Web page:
Successfully reported this slideshow.
We use your LinkedIn profile and activity data to personalize ads and to show you more relevant ads. You can change your ad preferences anytime.

lecture09.ppt

3,533 views

Published on

  • Be the first to comment

lecture09.ppt

  1. 1. 15-441 Computer Networking Intra-Domain Routing, Part I RIP (Routing Information Protocol)
  2. 2. Routing <ul><li>Graph abstraction for routing algorithms: </li></ul><ul><li>graph nodes are routers </li></ul><ul><li>graph edges are physical links </li></ul><ul><ul><li>link cost: delay, $ cost, or congestion level </li></ul></ul>Goal: determine “good” path (sequence of routers) thru network from source to dest. <ul><li>“ good” path: </li></ul><ul><ul><li>typically means minimum cost path </li></ul></ul><ul><ul><li>other def’s possible </li></ul></ul>Routing protocol A E D C B F 2 2 1 3 1 1 2 5 3 5
  3. 3. Routing Algorithm classification <ul><li>Global or decentralized information? </li></ul><ul><li>Global: </li></ul><ul><li>all routers have complete topology, link cost info </li></ul><ul><li>“ link state” algorithms </li></ul><ul><li>Decentralized: </li></ul><ul><li>router knows physically-connected neighbors, link costs to neighbors </li></ul><ul><li>iterative process of computation, exchange of info with neighbors </li></ul><ul><li>“ distance vector” algorithms </li></ul><ul><li>Static or dynamic? </li></ul><ul><li>Static: </li></ul><ul><li>routes change slowly over time </li></ul><ul><li>Dynamic: </li></ul><ul><li>routes change more quickly </li></ul><ul><ul><li>periodic update </li></ul></ul><ul><ul><li>in response to link cost changes </li></ul></ul>
  4. 4. Distance Vector Routing Algorithm <ul><li>iterative: </li></ul><ul><li>continues until no nodes exchange info. </li></ul><ul><li>self-terminating : no “signal” to stop </li></ul><ul><li>asynchronous: </li></ul><ul><li>nodes need not exchange info/iterate in lock step! </li></ul><ul><li>distributed: </li></ul><ul><li>each node communicates only with directly-attached neighbors </li></ul><ul><li>Distance Table data structure </li></ul><ul><li>each node has its own </li></ul><ul><li>row for each possible destination </li></ul><ul><li>column for each directly-attached neighbor to node </li></ul><ul><li>example: in node X, for dest. Y via neighbor Z: </li></ul>D (Y,Z) X distance from X to Y, via Z as next hop c(X,Z) + min {D (Y,w)} Z w = =
  5. 5. Distance Table: example loop! loop! A E D C B 7 8 1 2 1 2 D () A B C D A 1 7 6 4 B 14 8 9 11 D 5 5 4 2 E cost to destination via destination D (C,D) E c(E,D) + min {D (C,w)} D w = = 2+2 = 4 D (A,D) E c(E,D) + min {D (A,w)} D w = = 2+3 = 5 D (A,B) E c(E,B) + min {D (A,w)} B w = = 8+6 = 14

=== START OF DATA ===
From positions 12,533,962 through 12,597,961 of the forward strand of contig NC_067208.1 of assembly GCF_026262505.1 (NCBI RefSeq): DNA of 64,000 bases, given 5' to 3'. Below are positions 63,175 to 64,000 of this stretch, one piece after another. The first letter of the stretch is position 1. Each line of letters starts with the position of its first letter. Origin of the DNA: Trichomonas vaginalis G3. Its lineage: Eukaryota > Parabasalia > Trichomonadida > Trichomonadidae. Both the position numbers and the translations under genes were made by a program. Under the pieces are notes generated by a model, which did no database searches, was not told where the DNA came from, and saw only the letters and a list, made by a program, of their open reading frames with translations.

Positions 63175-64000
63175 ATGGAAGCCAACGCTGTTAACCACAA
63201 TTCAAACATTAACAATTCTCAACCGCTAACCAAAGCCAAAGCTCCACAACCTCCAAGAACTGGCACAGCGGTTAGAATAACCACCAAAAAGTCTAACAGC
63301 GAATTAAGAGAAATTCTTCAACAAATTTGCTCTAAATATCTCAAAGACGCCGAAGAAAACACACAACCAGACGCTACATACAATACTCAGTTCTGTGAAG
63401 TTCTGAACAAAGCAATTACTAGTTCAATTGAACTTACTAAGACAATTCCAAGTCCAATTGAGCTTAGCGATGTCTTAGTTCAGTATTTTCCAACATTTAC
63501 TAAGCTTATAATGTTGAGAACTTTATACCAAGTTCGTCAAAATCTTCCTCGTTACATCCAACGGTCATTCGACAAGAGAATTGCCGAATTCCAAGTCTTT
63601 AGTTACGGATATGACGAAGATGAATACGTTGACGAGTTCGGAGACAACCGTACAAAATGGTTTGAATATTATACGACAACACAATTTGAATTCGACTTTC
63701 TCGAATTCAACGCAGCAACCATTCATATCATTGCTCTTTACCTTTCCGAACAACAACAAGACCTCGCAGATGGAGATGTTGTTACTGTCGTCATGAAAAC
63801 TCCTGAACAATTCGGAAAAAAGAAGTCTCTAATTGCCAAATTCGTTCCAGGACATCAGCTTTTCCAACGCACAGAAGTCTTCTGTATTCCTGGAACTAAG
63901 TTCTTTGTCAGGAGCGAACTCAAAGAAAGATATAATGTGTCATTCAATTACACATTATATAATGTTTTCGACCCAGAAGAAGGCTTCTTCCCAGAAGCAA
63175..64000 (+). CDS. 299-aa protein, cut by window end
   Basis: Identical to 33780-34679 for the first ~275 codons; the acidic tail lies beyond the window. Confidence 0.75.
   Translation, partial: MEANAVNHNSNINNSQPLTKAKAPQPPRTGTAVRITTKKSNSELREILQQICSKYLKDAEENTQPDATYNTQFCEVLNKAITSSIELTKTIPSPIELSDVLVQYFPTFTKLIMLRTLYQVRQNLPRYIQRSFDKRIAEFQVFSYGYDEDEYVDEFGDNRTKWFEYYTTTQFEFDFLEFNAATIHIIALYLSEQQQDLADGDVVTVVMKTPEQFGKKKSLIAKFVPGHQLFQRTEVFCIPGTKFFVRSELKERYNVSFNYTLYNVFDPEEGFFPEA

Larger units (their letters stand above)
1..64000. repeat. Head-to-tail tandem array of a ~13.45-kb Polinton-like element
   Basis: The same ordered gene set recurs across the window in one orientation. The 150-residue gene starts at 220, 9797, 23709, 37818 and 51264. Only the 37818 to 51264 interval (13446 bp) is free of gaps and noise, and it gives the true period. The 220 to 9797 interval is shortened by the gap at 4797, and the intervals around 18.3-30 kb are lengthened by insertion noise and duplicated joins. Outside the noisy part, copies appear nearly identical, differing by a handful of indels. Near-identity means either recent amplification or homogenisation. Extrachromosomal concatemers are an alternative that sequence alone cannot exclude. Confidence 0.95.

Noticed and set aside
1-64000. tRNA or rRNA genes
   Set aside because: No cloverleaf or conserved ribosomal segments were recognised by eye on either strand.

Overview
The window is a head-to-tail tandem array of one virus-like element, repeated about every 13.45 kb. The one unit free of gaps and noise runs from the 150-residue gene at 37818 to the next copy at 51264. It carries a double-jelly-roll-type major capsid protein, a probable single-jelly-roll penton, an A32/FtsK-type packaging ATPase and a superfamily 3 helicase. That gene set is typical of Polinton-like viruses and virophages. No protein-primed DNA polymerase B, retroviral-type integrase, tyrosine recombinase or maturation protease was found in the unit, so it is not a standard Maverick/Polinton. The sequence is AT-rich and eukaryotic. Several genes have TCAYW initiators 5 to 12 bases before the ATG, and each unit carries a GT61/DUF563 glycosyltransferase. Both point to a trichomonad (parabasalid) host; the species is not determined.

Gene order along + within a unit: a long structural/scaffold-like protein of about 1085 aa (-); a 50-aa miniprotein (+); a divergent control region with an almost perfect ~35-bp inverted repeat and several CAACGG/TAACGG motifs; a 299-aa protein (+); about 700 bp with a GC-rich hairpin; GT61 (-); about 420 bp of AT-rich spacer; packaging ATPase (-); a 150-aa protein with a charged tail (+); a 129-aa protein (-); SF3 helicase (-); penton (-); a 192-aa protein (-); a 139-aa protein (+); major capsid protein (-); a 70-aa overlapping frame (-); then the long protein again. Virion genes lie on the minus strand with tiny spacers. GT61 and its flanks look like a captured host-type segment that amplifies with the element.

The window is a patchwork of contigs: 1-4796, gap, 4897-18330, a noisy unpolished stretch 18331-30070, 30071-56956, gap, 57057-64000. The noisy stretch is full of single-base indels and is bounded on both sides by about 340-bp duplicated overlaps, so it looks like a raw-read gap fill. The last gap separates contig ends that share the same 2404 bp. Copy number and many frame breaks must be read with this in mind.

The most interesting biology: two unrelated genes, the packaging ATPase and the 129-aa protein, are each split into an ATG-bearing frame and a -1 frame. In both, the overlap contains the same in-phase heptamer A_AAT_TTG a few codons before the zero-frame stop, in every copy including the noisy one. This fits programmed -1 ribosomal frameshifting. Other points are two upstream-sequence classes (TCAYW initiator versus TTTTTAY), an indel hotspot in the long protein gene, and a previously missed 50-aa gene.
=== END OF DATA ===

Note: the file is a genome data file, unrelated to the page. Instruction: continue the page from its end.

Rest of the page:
6. 6. Distance table gives routing table A B C D A,1 D,5 D,4 D,4 Outgoing link to use, cost destination Distance table Routing table D () A B C D A 1 7 6 4 B 14 8 9 11 D 5 5 4 2 E cost to destination via destination
  7. 7. Distance Vector Routing: overview <ul><li>Iterative, asynchronous: each local iteration caused by: </li></ul><ul><li>local link cost change </li></ul><ul><li>message from neighbor: its least cost path change from neighbor </li></ul><ul><li>Distributed: </li></ul><ul><li>each node notifies neighbors only when its least cost path to any destination changes </li></ul><ul><ul><li>neighbors then notify their neighbors if necessary </li></ul></ul>Each node: wait for (change in local link cost of msg from neighbor) recompute distance table if least cost path to any dest has changed, notify neighbors
  8. 8. Distance Vector Algorithm: 1 Initialization: 2 for all adjacent nodes v: 3 D (*,v) = infty /* the * operator means &quot;for all rows&quot; */ 4 D (v,v) = c(X,v) 5 for all destinations, y 6 send min D (y,w) to each neighbor /* w over all X's neighbors */ X X X w At all nodes, X:
  9. 9. Distance Vector Algorithm (cont.): 8 loop 9 wait (until I see a link cost change to neighbor V 10 or until I receive update from neighbor V) 11 12 if (c(X,V) changes by d) 13 /* change cost to all dest's via neighbor v by d */ 14 /* note: d could be positive or negative */ 15 for all destinations y: D (y,V) = D (y,V) + d 16 17 else if (update received from V wrt destination Y) 18 /* shortest path from V to some Y has changed */ 19 /* V has sent a new value for its min DV(Y,w) */ 20 /* call this received new value is &quot;newval&quot; */ 21 for the single destination y: D (Y,V) = c(X,V) + newval 22 23 if we have a new min D (Y,w)for any destination Y 24 send new value of min D (Y,w) to all neighbors 25 26 forever w X X X X X w w
  10. 10. Distance Vector Algorithm: example X Z 1 2 7 Y
  11. 11. Distance Vector Algorithm: example X Z 1 2 7 Y D (Y,Z) X c(X,Z) + min {D (Y,w)} w = = 7+1 = 8 Z D (Z,Y) X c(X,Y) + min {D (Z,w)} w = = 2+1 = 3 Y
  12. 12. Distance Vector: link cost changes <ul><li>Link cost changes: </li></ul><ul><li>node detects local link cost change </li></ul><ul><li>updates distance table (line 15) </li></ul><ul><li>if cost change in least cost path, notify neighbors (lines 23,24) </li></ul>algorithm terminates “ good news travels fast” X Z 1 4 50 Y 1
  13. 13. Distance Vector: link cost changes <ul><li>Link cost changes: </li></ul><ul><li>good news travels fast </li></ul><ul><li>bad news travels slow - “count to infinity” problem! </li></ul>algorithm continues on! X Z 1 4 50 Y 60